Shannon home and back into the swing after a great trip to El Capitan State Beach where she and 60 of her closest friends (well…56) spent four days and three nights away from home discovering the wild and themselves and each other and learning to be independent. That wasn’t the stated goal, of course. But that’s what happened…
We’re hard-wired for this. It’s a shame that politics has become what it has. It’s a shame we fight about education–and I say that as someone who is the most liberal person in very conservative rooms and the most conservative person in very liberal rooms when it comes to education. I’m not liberal in that I think the government should be involved–but apparently, I’ve been told my conservative friends, that my belief in whole-child education, my disdain for quantitative and standardized tests, my abhorrence of No Child Left Behind (I’m in good conservative company there by the way–George Will doesn’t like it either) and–this one absolutely floors me and lends credence to my theory that education is, in fact, not easily defined politically–my belief that, especially in the high school years, kids need to be allowed to fail, allowed to accept the consequences of their actions and allowed not to learn if that is their choice–is too left leaning. Wow-now that’s a run-on sentence.
I have this utopian vision in my head of schools as temples, if you will. They are places where both teacher and student alike want to be there, share in the art and the craft of learning together and provide each other with challenges, ideas, research and work in concert to learn for the purpose of learning.
I believe in education. I even believe in higher education as the college experience I had was very much the experience above. I swear to you, I didn’t become a teacher because of my high school experience. That was lackluster and mostly forgettable. I became a teacher because of my college experience. I probably should have gotten a Ph.D. and gone to teach there, but I don’t really want to do that. I’ve been back to college many times–and even in the small, private college I attended, political correctness is everywhere.
No-I’m in the right place. And I’m sorry that the public face of what I do is the teacher’s union. This is an angry group of people, for the most part. If you’ll allow me to point out–I don’t think I know one teacher who would say that the union positively speaks for them. Yes, we have to pay dues (it’s a closed shop. That’s dumb. But there it is) and involve ourselves in collective bargaining. Part of me is thankful for that. But the fact is, the public perception is that we teachers are an entitled bunch who sit on our asses and take taxpayers’ money, demanding it in fact, while reading the newspaper and handing out tests.
Let me assure you-that’s not the case. I make about 77K a year as a teacher. Yes-the work schedule I have puts me at 180 work days a year. I get a lot of time off. It’s actually one of the reasons I became a teacher. I can agree with you if you say that the school year needs to be longer. But, as a tax payer, you’ll have to pay for that. Teaching isn’t really easy. I don’t get paid for the time I’m not at work. My salary is predicated on the time I do work. If I am to work 200 or more days a year (and let’s be honest, I do sort of anyway by grading papers at 11 PM and writing lesson plans on Sundays and going to events with kids in the evening, etc), then I’ll need to be compensated for that. Not demanding–just saying that I’ve got a specialized skill, a couple of graduate degrees and to be frank, I’m not going to work harder for less if I can avoid it. Makes sense….who would?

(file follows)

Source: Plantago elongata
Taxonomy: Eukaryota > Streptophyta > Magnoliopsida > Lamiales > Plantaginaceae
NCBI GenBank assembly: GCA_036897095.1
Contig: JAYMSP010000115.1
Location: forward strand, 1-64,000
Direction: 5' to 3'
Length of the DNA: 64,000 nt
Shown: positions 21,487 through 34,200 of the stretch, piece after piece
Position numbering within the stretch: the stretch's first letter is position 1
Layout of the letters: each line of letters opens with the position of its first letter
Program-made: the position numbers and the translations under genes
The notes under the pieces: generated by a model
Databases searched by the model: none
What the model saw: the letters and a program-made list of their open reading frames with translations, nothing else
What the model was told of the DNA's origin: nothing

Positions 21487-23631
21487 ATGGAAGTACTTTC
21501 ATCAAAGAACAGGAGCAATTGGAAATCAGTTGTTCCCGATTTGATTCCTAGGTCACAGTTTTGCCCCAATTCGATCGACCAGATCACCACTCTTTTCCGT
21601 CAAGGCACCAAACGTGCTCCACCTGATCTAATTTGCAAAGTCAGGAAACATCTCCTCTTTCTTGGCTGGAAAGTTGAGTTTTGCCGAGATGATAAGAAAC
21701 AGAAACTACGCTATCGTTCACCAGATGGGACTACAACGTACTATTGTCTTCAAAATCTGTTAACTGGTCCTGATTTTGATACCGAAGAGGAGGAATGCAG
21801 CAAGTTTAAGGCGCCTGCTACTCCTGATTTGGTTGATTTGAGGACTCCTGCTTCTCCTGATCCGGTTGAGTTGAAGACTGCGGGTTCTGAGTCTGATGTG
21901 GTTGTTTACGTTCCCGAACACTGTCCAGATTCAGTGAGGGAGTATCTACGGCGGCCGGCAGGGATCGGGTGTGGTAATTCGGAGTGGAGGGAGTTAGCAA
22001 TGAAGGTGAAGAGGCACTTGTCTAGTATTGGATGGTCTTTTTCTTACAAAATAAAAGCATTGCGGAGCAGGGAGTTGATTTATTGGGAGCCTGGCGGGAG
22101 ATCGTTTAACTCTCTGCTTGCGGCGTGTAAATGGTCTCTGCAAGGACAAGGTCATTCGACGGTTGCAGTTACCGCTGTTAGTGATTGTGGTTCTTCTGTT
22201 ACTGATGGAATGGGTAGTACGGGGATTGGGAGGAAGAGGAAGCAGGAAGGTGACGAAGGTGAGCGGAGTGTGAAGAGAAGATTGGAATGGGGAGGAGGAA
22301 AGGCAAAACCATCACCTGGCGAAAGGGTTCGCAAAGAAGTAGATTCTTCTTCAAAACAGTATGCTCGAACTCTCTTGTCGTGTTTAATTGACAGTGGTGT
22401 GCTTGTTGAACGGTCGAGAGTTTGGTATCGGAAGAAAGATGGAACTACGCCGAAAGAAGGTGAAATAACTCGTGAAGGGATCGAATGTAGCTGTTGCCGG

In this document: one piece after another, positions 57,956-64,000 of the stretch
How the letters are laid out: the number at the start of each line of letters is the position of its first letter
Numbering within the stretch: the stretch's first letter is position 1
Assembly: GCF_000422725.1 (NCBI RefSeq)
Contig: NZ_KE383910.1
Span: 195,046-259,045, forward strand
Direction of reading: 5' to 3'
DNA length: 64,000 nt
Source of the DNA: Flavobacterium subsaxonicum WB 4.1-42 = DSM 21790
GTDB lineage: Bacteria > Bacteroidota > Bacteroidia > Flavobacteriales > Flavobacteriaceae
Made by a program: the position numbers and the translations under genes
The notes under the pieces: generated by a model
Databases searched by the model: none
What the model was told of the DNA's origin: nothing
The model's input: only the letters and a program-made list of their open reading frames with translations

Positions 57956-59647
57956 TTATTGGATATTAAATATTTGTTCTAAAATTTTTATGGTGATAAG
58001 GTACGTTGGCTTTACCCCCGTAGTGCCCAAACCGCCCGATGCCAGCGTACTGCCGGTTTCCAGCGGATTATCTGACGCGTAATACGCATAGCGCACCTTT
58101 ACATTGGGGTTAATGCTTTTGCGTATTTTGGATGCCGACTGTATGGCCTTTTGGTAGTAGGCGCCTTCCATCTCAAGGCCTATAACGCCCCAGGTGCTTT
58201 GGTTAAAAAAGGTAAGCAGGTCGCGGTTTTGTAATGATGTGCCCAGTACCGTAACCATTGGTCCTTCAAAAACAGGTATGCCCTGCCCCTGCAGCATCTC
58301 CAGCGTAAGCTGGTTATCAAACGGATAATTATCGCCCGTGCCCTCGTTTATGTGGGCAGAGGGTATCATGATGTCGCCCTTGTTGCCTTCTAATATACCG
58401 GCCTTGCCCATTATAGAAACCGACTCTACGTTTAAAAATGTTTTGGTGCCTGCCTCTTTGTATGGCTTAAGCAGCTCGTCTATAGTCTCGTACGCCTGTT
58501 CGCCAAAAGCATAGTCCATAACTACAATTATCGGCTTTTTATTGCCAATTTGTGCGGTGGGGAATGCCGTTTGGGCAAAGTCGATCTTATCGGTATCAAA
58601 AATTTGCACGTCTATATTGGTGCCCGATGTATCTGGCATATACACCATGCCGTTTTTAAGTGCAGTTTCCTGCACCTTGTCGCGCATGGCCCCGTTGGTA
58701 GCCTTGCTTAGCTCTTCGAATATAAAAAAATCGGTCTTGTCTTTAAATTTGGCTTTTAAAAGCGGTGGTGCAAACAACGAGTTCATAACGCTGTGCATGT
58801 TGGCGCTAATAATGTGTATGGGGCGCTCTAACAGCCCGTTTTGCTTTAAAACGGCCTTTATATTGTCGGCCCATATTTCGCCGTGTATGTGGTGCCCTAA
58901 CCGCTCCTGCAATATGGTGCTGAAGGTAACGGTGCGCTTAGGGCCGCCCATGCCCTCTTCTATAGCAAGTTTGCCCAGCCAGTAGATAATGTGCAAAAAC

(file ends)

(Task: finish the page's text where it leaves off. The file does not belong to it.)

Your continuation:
This is not a manifesto. I am perfectly aware what teachers unions have wrought. It’s a serious and real problem that is growing. I don’t think it can go on this way forever. But I do this work every day. I’m in the classroom and I still love it very much. I get paid by a school district, “sipping at the government trough” if you will to do what I do. That’s not in question. But I love teaching. I love working with kids and I love reading and writing. My whole career is predicated on teaching students about it-and doing a lot of it myself. It’s who I am.
I’m also a libertarian-minded soul. I’m a Libertarian by registration. I will indeed put my money where my mouth is: or, perhaps, take it away. If society decides to stop paying me for what I do, I’ll find another way to make a living. I have obligations to my family and I have a need to work and a desire to contribute. Thank God I can do that by doing what I do. I’m not going to picket or strike or yell at people or convince anyone to vote any particular way. I’m going to live my life as a teacher and a writer and I’m going to do that as long as I feel the remuneration for it is worth it to me. I’m also going to, in my small way, continue to advocate for small revolutions in education–whether it’s convincing kids that learning is as natural as breathing or helping kids to master skills that will help them become better people–or just more marketable people–I’m going to do it.
In the profession I’ve chosen, there are a lot of people who think like I do–and a lot who don’t. I imagine that’s true in your careers, too. Because education is a government function (and I agree it should not be, by the way), it is always going to be political and difficult. But I can’t change that by myself.
What I can do–is be a good teacher. And that’s all I really care about anyway.